Want to re-invent a sub-genre? TV seems to be where it’s at right now, especially as far as the zombie world is concerned. The Walking Dead might’ve played things safe in its early seasons but the latest are anything but, and the same can be said for iZombie, Santa Clarita Diet, and hell, even the loveably trashy Z Nation. And while Eat, Brains, Love isn’t technically TV on the surface – financed, shot and screened by director Rodman Flender as a fully-fledged feature – it feels in look, tone and overall scope like the beginning of something much larger, for better or worse.
Flender’s name might be familiar to some as the one behind late-90s cult teen fave Idle Hands – a seriously loveable growing-pains horror-comedy that far too often falls by the wayside when discussing the best high-school movies of the 90s. Eat, Brains, Love isn’t a million miles from it either. Despite coming several decades later, the initial vibes are still fairly 90s (including, sadly, some of the gender politics – and that now ancient jocks/cheerleaders hierarchy) and Flender’s inventive handling of the genre mechanics is still very much in tact.
It’s an undead movie for starters, but with a clever and surprisingly unforeseen twist on the formula, taking a few zom-com pointers from Zombieland and expanding from there. Stoner nobody Jake fantasises over prettiest-girl-in-school Amanda, before a sexually-transmitted(!) zombie virus happens to turn them both into flesh-hungry monsters. Luckily for the pair, they only go full-outbreak-mode when they’re hungry, and so their normal-brained selves decide to team-up to work out what to do next – and with a shady government agency filled out with real-world psychics (yes, mind-reading, X-Men style psychics) very much on their tail, they’re going to need all the help they can get.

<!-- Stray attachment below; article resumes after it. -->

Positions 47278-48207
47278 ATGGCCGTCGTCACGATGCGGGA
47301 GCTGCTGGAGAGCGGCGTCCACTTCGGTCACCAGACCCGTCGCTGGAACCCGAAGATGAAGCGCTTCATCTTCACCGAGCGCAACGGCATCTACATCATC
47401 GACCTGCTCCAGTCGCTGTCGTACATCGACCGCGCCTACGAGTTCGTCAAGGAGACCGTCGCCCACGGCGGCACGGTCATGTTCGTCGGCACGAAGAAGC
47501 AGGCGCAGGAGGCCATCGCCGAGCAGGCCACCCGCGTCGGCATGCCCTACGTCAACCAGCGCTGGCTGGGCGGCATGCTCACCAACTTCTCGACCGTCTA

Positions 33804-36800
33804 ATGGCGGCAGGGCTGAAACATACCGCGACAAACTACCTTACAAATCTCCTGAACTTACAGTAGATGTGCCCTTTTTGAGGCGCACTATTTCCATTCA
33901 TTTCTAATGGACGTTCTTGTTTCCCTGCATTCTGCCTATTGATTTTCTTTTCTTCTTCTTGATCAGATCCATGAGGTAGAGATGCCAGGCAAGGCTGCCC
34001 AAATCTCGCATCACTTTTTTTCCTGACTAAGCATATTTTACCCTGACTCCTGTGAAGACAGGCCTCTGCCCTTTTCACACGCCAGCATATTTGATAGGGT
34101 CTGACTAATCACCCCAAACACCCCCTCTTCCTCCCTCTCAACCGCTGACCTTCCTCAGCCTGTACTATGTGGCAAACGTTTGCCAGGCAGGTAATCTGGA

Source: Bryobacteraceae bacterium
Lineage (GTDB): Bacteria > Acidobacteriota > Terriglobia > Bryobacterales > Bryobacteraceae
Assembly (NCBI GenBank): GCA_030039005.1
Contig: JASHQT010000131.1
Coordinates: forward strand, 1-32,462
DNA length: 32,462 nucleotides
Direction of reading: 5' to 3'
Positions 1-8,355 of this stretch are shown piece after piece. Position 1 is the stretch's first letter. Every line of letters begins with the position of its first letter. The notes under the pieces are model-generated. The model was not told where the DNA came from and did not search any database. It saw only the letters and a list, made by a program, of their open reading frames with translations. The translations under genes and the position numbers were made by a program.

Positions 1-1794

And the deeper this fantasy world goes (it doesn’t just stop at zombies vs. psychics), the more Mike Herro and David Strauss’s script comes off as a live-action comic book, building out the mythos and the history of it all in truly impressive detail. It’s a constantly subversive mix of hardcore sci-fi and old school teen horror-comedy, and one that’s desperately hungry for a bigger run-time.
The chemistry of the cast is the main giveaway – the characters start as fairly meagre stereotypes, but the longer they’re given to develop and play off of the twisty drama, the more you start to see a future beyond a stiff 90-minutes. Flender’s well-stocked history working on shows like The Office and the MTV Scream series means the visuals aren’t particularly cinematic either (not that it ever proves to be a problem); it’s all fuel for the fire – this is a pilot that’s hungry for more.
A few dated nods and cheap knocks aside, Eat, Brains, Love is a refreshing bit of zombie fun for sure, and if it ever does find itself in the likely position of being able to expand into a series, it’s almost guaranteed a truly worthwhile run.
Eat, Brains, Love was screened as part of Arrow Video FrightFest 2019.